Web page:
A series of workshop meetings designed to expedite implementation were held throughout the Fall of 1976. On November 10, 1976 plaintiff was informed in writing by Commissioner Best, who had charge of the Revenue and Finance Department, of the specific responsibilities which were to be assigned to him as tax collector in implementing and administering the new water billing system. By late January 1977 implementation of the system lagged behind schedule, due at least partially to plaintiff's refusal to follow Best's directive. As a result, Best served plaintiff on February 11, 1977 with notice of a hearing to remove

[161 NJSuper Page 143]

plaintiff from the office of the tax collector on the ground that plaintiff failed to fulfill the obligations thereof.

Plaintiff responded by contracting Bernard M. Murphy, tax collector of the Township of Egg Harbor, who had also been active on the tax collectors' grievance committee, and by arranging a meeting of Best, Murphy and himself at a diner. At that meeting plaintiff demanded increased pay and additional help in return for assuming the additional duties of the water billing program. Best represented to plaintiff that he would attempt to satisfy both demands, but that ultimately the increased pay would be subject to board approval, and additional help would depend upon a demonstrated need therefor. Plaintiff left Best at the diner meeting with the impression that the offer was reasonable and that plaintiff would assume the new duties.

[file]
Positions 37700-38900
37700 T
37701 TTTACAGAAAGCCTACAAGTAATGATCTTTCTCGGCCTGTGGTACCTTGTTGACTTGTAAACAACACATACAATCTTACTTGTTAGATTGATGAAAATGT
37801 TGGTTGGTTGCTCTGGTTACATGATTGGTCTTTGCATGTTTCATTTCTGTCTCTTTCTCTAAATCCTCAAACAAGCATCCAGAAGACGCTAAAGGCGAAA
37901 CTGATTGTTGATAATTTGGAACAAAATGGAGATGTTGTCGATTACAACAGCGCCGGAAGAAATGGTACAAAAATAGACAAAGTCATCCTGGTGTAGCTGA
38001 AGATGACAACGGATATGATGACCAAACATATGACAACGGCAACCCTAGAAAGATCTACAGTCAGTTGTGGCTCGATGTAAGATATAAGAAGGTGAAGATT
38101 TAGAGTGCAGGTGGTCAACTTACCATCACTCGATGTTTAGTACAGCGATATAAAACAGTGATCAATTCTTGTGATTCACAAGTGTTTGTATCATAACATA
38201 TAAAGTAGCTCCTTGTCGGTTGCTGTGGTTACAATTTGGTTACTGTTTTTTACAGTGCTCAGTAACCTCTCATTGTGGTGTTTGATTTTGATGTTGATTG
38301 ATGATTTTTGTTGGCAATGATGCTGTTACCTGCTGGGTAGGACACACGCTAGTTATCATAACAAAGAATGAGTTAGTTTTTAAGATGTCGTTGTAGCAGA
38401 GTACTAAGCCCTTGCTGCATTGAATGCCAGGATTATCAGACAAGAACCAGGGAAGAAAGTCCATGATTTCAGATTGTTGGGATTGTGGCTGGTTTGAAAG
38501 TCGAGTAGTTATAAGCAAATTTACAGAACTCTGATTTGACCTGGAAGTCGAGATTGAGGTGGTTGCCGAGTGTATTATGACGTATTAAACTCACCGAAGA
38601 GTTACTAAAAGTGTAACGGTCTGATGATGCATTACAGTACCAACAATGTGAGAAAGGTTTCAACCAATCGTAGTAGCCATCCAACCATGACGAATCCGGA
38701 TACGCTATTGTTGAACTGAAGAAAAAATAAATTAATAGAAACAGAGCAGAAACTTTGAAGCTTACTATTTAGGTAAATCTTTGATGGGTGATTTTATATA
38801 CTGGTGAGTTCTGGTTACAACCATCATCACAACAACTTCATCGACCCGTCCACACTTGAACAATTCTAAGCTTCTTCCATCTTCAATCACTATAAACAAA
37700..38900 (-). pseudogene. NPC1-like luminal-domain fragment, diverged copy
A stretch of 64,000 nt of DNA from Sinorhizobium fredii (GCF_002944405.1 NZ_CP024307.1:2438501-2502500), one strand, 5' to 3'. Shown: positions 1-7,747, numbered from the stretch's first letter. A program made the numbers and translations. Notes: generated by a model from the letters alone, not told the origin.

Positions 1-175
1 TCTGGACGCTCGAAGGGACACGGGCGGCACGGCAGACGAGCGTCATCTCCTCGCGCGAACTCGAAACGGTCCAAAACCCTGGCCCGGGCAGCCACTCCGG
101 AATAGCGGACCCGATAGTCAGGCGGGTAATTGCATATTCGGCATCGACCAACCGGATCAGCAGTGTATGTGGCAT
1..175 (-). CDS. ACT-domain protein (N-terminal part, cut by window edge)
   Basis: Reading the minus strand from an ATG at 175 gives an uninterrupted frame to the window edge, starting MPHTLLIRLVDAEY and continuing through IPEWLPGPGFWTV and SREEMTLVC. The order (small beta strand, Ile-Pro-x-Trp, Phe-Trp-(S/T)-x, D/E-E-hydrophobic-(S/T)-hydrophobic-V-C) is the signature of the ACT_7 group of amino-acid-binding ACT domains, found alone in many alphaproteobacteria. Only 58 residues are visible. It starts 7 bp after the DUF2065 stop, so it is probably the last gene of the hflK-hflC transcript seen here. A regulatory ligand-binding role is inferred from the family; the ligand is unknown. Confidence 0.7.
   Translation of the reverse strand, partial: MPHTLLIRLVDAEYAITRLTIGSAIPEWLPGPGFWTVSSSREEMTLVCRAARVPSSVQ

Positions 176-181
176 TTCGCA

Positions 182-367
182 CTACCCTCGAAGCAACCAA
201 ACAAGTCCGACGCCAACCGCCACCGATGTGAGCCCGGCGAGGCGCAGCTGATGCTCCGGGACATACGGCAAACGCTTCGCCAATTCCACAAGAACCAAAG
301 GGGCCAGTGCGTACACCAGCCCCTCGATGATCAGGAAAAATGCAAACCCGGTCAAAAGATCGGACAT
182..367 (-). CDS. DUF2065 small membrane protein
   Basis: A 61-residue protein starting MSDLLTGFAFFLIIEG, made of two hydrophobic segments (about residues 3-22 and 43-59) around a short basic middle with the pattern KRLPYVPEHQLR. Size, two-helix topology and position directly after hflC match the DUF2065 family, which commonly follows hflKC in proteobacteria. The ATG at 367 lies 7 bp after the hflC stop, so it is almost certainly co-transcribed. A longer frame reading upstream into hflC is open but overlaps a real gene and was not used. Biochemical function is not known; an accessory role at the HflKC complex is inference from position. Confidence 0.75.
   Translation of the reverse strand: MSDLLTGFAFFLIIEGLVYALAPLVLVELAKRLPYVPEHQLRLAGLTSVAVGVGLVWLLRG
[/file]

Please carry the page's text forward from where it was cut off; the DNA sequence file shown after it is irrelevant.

When the additional help and pay appeared doubtful, over the next few days, plaintiff again refused to cooperate with implementation efforts, and his removal hearing was rescheduled for March 11. On April 1, after a hearing on the record, plaintiff was advised that he had been found guilty of violating the requirements of his office, and that he was terminated effective April 7, 1977.